One day in Puerto Rico a platoon of Navy SEALs had to drive in a few trucks and vans to an isolated rifle range way out in some swampy corner of the Roosevelt Roads Naval Base, now sadly closed. A few miles of gravel road paralleled the Caribbean shore, with mangrove trees close on both sides of the narrow track. You had to access this rifle range at certain times during the daily tidal cycle, or the road might be under water. The frogmen spent the day shooting guns and blowing things up, then at sunset packed up the trucks for the quick run back to their beloved NavSpecWar Det Caribbean.

Truck headlights illuminated a moving sheet of land crabs, migrating from the ocean toward the land for the night. Land crabs have a body about the size of a fist, and one claw as big as a Maine lobster's. They were so tightly packed that you could not toss a hat into their midst without hitting two or three: a near solid mass of them covering a mile of gravel road and the mangrove swamps on both sides. All the SEALs could do was drive over them in their government trucks, pulverizing thousands of them, maybe millions, leaving two wide swaths of crushed crab, crackling and squishing beneath our tires for a mile.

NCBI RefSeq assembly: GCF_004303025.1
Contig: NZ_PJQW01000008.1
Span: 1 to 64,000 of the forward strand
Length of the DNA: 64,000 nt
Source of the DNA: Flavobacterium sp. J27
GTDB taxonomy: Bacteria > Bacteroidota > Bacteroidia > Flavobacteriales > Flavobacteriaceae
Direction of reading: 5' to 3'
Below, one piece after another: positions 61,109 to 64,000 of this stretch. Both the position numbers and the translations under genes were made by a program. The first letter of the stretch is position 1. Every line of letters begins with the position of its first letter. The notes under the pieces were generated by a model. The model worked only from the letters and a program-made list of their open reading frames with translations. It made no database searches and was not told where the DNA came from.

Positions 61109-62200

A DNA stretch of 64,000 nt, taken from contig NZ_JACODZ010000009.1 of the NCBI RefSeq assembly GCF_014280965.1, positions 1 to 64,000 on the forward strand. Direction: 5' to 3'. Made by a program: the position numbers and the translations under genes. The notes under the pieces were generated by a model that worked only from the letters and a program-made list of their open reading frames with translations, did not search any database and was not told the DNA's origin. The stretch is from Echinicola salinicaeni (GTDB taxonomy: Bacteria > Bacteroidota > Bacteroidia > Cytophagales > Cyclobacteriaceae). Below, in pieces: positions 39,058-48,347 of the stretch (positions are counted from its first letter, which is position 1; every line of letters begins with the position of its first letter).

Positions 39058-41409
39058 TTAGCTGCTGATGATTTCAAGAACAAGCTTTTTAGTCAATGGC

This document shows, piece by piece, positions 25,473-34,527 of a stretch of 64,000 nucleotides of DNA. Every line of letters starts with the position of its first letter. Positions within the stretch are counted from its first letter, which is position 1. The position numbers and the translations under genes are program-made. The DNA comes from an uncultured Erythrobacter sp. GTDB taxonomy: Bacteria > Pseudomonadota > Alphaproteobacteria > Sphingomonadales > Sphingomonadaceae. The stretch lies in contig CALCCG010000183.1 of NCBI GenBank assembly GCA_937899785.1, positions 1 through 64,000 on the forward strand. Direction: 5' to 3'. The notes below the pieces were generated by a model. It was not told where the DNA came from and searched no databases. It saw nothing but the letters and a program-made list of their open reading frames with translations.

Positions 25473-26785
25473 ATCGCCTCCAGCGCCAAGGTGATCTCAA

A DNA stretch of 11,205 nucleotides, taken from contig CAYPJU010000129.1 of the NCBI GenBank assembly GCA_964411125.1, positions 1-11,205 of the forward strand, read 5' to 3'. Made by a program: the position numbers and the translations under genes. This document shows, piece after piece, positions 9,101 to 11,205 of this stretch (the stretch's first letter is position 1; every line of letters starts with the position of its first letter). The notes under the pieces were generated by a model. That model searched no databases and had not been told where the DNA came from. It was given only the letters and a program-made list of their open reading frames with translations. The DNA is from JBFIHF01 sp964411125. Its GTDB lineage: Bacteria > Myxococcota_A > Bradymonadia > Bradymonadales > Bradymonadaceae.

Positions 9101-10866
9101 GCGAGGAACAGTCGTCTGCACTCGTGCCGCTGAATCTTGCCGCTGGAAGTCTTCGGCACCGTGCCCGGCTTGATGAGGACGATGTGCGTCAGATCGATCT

On the return trip to the range the next day, not a sign remained of the land crab holocaust. The smashed crustaceans had been immediately devoured by their erstwhile kin, who were probably happy that the hard work of shell-cracking had already been done by Goodyear tires. A mile-long crab massacre was followed by a cannibal feast that left no trace, overnight.

The moral of the story: Don't be caught in the middle of a mass migration where you have no room to maneuver independently. Any outside force, or your neighbors, can smite you at will. Like Desert Storm's "Highway of Death," refugee columns attract warbird attention the way that honey attracts flies. History is full of refugee columns being strafed, on purpose or through mis-identification. Or like the bison, refugee columns can be herded into traps, and the individual refugee can do nothing to prevent it. This is a paradoxical case where the normally presumed “safety in numbers” is a deadly betrayer instead of a savior. Given a choice, going it alone beats The Buffalo Jump every time, but it’s very hard to bolt from the herd.